8. Ranehill, Eva, 2002. "Social snedrekrytering till högre studier - En litteraturöversikt," Arbetsrapport 2002:10, Institute for Futures Studies.
    9. Sommestad, Lena, 2001. "Health and Wealth: The Contribution of Welfare State Policies to Economic Growth," Arbetsrapport 2001:3, Institute for Futures Studies.
    10. Korpi, Walter, 2003. "Welfare State Regress in Western Europe: Politics, Institutions, Globalization and Europeanization," Working Paper Series 5/2003, Stockholm University, Swedish Institute for Social Research.
    11. Dahlberg, Susanne & Nahum, Ruth-Aïda, 2003. "Cohort Effects on Earnings Profiles: Evidence from Sweden," Arbetsrapport 2003:3, Institute for Futures Studies.
    12. Moene, Karl O. & Wallerstein, Michael, 2003. "Income Inequality and Welfare spending: A disaggregated Analysis," Memorandum 18/2003, Oslo University, Department of Economics.
    13. Lundqvist, Torbjörn, 2002. "Arbetskraft och konkurrensbegränsning; aktörsperspektiv på den svenska modellen och framtiden," Arbetsrapport 2002:1, Institute for Futures Studies.
    14. Malmberg, Bo & Sommestad, Lena, 2000. "Tunga trender i den globala utvecklingen," Arbetsrapport 2000:2, Institute for Futures Studies.
    15. Malmberg, Bo & Lindh, Thomas, 2004. "Forecasting global growth by age structure projections," Arbetsrapport 2004:5, Institute for Futures Studies.
    Full references (including those not matched with items on IDEAS)

    More about this item


    Welfare States; Social Structure; Poverty Rates;

    JEL classification:

    • I30 - Health, Education, and Welfare - - Welfare, Well-Being, and Poverty - - - General

    NEP fields

    This paper has been announced in the following NEP Reports:


    Access and download statistics


    All material on this site has been provided by the respective publishers and authors. You can help correct errors and omissions. When requesting a correction, please mention this item's handle: RePEc:hhs:ifswps:2005_007. See general information about how to correct material in RePEc.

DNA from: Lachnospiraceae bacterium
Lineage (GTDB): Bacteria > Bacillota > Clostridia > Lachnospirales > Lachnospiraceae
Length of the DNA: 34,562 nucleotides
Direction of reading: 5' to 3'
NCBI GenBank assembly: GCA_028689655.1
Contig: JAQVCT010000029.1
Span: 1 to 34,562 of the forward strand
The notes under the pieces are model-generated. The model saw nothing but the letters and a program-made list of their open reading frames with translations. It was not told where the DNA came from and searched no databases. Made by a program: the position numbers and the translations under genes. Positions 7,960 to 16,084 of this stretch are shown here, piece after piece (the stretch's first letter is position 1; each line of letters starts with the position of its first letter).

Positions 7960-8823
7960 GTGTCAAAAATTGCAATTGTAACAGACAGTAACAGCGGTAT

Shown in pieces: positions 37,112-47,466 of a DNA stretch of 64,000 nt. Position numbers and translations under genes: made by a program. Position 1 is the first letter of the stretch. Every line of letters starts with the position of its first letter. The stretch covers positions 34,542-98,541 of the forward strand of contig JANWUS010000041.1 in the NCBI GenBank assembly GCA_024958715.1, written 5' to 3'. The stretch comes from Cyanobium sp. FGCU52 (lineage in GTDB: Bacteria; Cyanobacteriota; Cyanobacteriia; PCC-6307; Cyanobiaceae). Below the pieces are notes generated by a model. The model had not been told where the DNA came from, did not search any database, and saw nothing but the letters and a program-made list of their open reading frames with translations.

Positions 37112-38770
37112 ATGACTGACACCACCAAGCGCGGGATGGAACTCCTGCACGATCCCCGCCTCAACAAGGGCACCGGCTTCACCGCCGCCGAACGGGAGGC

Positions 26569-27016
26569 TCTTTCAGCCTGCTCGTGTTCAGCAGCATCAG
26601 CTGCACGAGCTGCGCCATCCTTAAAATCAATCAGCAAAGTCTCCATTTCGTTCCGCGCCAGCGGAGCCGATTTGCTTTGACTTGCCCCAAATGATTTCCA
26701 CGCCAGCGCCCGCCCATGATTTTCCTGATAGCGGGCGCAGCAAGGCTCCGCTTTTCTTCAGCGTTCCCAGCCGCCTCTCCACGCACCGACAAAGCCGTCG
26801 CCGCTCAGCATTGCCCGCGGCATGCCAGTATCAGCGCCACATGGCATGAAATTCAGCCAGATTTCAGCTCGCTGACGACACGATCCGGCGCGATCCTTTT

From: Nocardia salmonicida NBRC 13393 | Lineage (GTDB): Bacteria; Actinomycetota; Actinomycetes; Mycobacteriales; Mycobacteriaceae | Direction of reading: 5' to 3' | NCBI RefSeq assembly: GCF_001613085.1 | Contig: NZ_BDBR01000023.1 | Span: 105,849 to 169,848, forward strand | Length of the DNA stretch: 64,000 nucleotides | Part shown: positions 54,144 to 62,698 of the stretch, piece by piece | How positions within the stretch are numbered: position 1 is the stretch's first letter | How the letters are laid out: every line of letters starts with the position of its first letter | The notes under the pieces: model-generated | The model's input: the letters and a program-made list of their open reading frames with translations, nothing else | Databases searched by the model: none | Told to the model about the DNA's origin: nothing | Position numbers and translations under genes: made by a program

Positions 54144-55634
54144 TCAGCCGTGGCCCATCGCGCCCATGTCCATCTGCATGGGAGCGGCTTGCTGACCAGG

For technical questions regarding this item, or to correct its authors, title, abstract, bibliographic or download information, contact: (Erika Karlsson). General contact details of provider: .

    If you have authored this item and are not yet registered with RePEc, we encourage you to do it here. This allows to link your profile to this item. It also allows you to accept potential citations to this item that we are uncertain about.

    If CitEc recognized a reference but did not link an item in RePEc to it, you can help with this form .

    If you know of missing items citing this one, you can help us creating those links by adding the relevant references in the same way as above, for each refering item. If you are a registered author of this item, you may also want to check the "citations" tab in your RePEc Author Service profile, as there may be some citations waiting for confirmation.

    Please note that corrections may take a couple of weeks to filter through the various RePEc services.

    IDEAS is a RePEc service hosted by the Research Division of the Federal Reserve Bank of St. Louis . RePEc uses bibliographic data supplied by the respective publishers.